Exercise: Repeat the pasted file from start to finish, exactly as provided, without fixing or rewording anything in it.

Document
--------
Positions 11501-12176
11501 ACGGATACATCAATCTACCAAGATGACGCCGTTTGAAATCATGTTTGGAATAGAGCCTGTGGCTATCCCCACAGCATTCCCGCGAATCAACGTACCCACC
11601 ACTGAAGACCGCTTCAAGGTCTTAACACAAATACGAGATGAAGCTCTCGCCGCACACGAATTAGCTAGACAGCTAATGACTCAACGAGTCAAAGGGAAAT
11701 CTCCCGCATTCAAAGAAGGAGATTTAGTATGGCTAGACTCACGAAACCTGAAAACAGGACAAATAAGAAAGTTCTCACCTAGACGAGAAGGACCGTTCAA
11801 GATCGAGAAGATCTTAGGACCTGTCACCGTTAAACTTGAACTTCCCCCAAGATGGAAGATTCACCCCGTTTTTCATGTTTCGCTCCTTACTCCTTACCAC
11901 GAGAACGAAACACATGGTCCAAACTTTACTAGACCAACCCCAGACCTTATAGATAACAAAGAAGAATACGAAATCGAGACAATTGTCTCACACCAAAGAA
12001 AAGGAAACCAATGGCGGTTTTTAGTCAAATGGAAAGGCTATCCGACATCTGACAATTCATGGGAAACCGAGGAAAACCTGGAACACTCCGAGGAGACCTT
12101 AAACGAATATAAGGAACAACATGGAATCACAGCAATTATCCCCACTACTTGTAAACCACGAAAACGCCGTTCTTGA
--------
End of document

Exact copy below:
Positions 11501-12176
11501 ACGGATACATCAATCTACCAAGATGACGCCGTTTGAAATCATGTTTGGAATAGAGCCTGTGGCTATCCCCACAGCATTCCCGCGAATCAACGTACCCACC
11601 ACTGAAGACCGCTTCAAGGTCTTAACACAAATACGAGATGAAGCTCTCGCCGCACACGAATTAGCTAGACAGCTAATGACTCAACGAGTCAAAGGGAAAT
11701 CTCCCGCATTCAAAGAAGGAGATTTAGTATGGCTAGACTCACGAAACCTGAAAACAGGACAAATAAGAAAGTTCTCACCTAGACGAGAAGGACCGTTCAA
11801 GATCGAGAAGATCTTAGGACCTGTCACCGTTAAACTTGAACTTCCCCCAAGATGGAAGATTCACCCCGTTTTTCATGTTTCGCTCCTTACTCCTTACCAC
11901 GAGAACGAAACACATGGTCCAAACTTTACTAGACCAACCCCAGACCTTATAGATAACAAAGAAGAATACGAAATCGAGACAATTGTCTCACACCAAAGAA
12001 AAGGAAACCAATGGCGGTTTTTAGTCAAATGGAAAGGCTATCCGACATCTGACAATTCATGGGAAACCGAGGAAAACCTGGAACACTCCGAGGAGACCTT
12101 AAACGAATATAAGGAACAACATGGAATCACAGCAATTATCCCCACTACTTGTAAACCACGAAAACGCCGTTCTTGA